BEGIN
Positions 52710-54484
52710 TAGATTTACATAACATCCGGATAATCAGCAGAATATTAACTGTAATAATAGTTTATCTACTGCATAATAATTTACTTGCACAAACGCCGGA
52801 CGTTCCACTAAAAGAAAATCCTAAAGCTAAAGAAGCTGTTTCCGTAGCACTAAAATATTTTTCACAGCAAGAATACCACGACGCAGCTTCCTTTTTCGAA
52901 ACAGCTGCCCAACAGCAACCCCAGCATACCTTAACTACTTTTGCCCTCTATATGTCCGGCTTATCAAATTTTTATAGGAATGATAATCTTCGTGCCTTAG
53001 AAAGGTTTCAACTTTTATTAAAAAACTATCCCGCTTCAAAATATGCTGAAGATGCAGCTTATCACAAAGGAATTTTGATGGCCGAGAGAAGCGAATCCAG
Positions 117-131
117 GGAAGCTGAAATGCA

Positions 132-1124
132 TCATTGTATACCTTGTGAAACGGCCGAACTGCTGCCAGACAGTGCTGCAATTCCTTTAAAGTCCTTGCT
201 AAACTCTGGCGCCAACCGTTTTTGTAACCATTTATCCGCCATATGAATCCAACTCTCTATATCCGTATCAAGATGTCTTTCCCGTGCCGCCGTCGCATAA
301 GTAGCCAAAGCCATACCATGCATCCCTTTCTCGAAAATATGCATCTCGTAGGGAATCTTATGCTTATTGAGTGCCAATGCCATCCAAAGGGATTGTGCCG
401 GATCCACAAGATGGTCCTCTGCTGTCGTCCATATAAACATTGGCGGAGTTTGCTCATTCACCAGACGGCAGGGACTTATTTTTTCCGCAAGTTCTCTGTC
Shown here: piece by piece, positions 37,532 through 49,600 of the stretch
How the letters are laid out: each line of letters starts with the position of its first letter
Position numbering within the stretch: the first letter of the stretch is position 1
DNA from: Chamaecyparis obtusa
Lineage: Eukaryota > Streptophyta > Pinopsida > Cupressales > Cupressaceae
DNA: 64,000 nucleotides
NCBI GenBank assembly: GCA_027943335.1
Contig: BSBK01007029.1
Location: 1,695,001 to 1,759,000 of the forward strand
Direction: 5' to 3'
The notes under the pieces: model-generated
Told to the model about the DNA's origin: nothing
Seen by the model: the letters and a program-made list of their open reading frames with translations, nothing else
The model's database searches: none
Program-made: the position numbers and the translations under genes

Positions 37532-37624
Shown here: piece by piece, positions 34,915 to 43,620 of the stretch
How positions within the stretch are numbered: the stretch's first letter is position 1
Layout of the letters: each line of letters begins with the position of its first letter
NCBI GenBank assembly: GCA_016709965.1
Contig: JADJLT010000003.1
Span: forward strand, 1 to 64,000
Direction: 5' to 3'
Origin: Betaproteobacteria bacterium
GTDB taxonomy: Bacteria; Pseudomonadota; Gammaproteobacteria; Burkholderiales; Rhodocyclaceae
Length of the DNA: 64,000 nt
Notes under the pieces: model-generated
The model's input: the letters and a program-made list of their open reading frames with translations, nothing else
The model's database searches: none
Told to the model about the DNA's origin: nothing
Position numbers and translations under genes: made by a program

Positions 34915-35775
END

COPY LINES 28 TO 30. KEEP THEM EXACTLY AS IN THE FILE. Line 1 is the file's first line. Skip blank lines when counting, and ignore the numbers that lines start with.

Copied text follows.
Positions 37532-37624
Shown here: piece by piece, positions 34,915 to 43,620 of the stretch
How positions within the stretch are numbered: the stretch's first letter is position 1